And while the rocket is still on the pad, NASA is working to fix that problem by repairing and replacing some seals before running tests to make sure any leaks are sealed, NASA officials said during of a press conference on Thursday.
It is not yet known how long this will take.
Then there is the issue of certification. The US Space Force, a branch of the military, still oversees all rocket launches from the east coast of the United States, including the NASA launch site in Florida, and this area is known as “Eastern Range”.
Range managers are responsible for ensuring that there is no risk to persons or property during any launch attempt. And that means the eastern range must also give NASA the go-ahead that the rocket’s flight termination system – a system that will essentially destroy the rocket in mid-air if it veers off course and starts heading in a populated direction – is ready to fly.
This system, however, relies on batteries which, under current rules, must be recharged at a nearby indoor facility before the newly proposed launch dates arrive.
NASA hopes to get a waiver to this rule. But it is not yet known when or if this request will be granted. If NASA does not obtain this waiver approval, the SLS rocket will have to be removed from the pad and returned to the nearby Vehicle Assembly Building, which will cause further delays.
“If they decide it’s not the right thing to do, we’ll obviously support that and step back and look for our next launch attempt,” said Jim Free, Associate Administrator of the Systems Development Missions Branch. NASA exploration team, during Thursday’s press conference.
“But we will continue to push for the tanking test,” he said, referring to tests NASA plans to perform to repair hydrogen leaks while the rocket is still on the pad.
The Space Force’s Eastern Range said in a statement that it would “consider NASA’s request.” He declined to share timing details.
On Thursday, however, NASA gave an overview of what it discovered about the leak problem. The space agency had already revealed that there was “unintentional pressurization of the hydrogen line”, putting it under 60 pounds per square inch of pressure instead of the 20 pounds per square inch they had hoped for, mission manager Michael Sarafin said on Saturday Artemis.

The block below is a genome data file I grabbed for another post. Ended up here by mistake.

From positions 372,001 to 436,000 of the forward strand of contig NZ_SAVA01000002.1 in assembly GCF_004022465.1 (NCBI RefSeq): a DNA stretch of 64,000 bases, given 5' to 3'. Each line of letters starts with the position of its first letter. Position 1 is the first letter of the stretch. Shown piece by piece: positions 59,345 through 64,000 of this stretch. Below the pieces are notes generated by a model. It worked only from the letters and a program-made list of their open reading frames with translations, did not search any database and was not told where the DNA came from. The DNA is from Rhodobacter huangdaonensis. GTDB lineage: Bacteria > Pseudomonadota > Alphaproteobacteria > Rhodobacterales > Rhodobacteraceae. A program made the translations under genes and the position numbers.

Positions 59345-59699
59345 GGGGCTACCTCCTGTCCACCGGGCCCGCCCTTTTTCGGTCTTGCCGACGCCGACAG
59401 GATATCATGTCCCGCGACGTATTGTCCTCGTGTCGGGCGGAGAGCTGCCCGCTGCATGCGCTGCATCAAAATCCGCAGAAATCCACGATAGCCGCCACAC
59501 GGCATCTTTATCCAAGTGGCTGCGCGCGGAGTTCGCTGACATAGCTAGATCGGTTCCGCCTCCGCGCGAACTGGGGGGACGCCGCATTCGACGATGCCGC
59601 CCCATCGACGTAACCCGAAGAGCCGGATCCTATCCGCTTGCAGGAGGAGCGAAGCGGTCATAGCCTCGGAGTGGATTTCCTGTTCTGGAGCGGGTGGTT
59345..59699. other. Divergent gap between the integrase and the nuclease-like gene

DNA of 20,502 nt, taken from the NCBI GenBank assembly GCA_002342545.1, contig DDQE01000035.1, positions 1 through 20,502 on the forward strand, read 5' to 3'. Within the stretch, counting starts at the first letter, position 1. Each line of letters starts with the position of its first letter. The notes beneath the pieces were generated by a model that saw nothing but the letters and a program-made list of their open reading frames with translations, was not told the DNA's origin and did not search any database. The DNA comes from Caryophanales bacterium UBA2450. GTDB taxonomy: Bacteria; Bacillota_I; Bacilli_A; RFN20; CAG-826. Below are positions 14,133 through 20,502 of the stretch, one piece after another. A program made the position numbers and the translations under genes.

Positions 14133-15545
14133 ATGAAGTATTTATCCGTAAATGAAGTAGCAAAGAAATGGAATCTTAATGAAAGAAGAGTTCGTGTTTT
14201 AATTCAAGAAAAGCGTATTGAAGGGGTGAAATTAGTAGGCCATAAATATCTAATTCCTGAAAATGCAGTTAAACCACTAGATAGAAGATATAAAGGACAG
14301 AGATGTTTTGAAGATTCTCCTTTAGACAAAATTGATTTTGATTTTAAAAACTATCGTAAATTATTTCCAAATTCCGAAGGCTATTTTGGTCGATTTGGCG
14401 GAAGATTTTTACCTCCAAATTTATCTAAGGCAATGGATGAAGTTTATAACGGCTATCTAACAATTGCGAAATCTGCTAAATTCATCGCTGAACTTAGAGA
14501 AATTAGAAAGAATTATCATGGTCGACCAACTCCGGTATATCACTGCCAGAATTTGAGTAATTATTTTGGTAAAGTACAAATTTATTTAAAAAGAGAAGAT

It’s still unclear if this overpressurization is the cause of the leak, but NASA knows why the overpressurization happened in the first place – and human error was involved.
“Our management team apologizes to [the operator in charge of overseeing the process] because we had made some manual changes to the procedure between Monday’s attempt and Saturday’s attempt,” Free said. “We trained during the week, but they only had a few chances. So as a management team we haven’t placed our operators in the best possible place, we really rely heavily on our credit team.”
This over-pressurization is definitely something NASA wants to avoid, according to Free. NASA is looking for a “smoother, smoother loading process, if you will.”
For now, there’s still a waiting game and a lot of “ifs” surrounding the Artemis I launch timeline. The ultimate goal of this project is to get the SLS rocket into orbit and deploy the Orion capsule. , which is built for astronauts but will fly empty for this test mission. The capsule will continue to orbit the moon before making the 239,000 mile return trip.
The Artemis I mission is just the start of a program that will aim to bring humans back to the Moon and eventually land crewed missions on Mars. Nelson said that the problems encountered during the first two scrubs did not cause any delay to future missions of the Artemis program.
CNN’s Kristin Fisher and Ashley Strickland contributed to this article.
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